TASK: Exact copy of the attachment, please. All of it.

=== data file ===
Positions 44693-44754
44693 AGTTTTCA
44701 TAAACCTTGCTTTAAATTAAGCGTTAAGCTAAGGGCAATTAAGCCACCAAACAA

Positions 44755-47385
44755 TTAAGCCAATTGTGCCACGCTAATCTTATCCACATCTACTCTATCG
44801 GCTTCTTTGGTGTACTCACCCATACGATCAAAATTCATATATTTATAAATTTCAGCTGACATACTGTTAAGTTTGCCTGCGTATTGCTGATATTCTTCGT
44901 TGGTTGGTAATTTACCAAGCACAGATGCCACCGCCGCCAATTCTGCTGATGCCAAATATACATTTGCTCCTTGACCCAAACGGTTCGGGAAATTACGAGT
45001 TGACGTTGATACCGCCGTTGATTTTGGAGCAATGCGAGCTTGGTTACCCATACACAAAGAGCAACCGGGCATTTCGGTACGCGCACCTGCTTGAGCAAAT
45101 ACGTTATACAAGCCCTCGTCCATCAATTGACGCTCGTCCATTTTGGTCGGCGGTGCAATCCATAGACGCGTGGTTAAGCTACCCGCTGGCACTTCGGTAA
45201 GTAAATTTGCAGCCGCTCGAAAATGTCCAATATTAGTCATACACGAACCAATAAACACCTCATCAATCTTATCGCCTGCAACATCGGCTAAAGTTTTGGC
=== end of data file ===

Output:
Positions 44693-44754
44693 AGTTTTCA
44701 TAAACCTTGCTTTAAATTAAGCGTTAAGCTAAGGGCAATTAAGCCACCAAACAA

Positions 44755-47385
44755 TTAAGCCAATTGTGCCACGCTAATCTTATCCACATCTACTCTATCG
44801 GCTTCTTTGGTGTACTCACCCATACGATCAAAATTCATATATTTATAAATTTCAGCTGACATACTGTTAAGTTTGCCTGCGTATTGCTGATATTCTTCGT
44901 TGGTTGGTAATTTACCAAGCACAGATGCCACCGCCGCCAATTCTGCTGATGCCAAATATACATTTGCTCCTTGACCCAAACGGTTCGGGAAATTACGAGT
45001 TGACGTTGATACCGCCGTTGATTTTGGAGCAATGCGAGCTTGGTTACCCATACACAAAGAGCAACCGGGCATTTCGGTACGCGCACCTGCTTGAGCAAAT
45101 ACGTTATACAAGCCCTCGTCCATCAATTGACGCTCGTCCATTTTGGTCGGCGGTGCAATCCATAGACGCGTGGTTAAGCTACCCGCTGGCACTTCGGTAA
45201 GTAAATTTGCAGCCGCTCGAAAATGTCCAATATTAGTCATACACGAACCAATAAACACCTCATCAATCTTATCGCCTGCAACATCGGCTAAAGTTTTGGC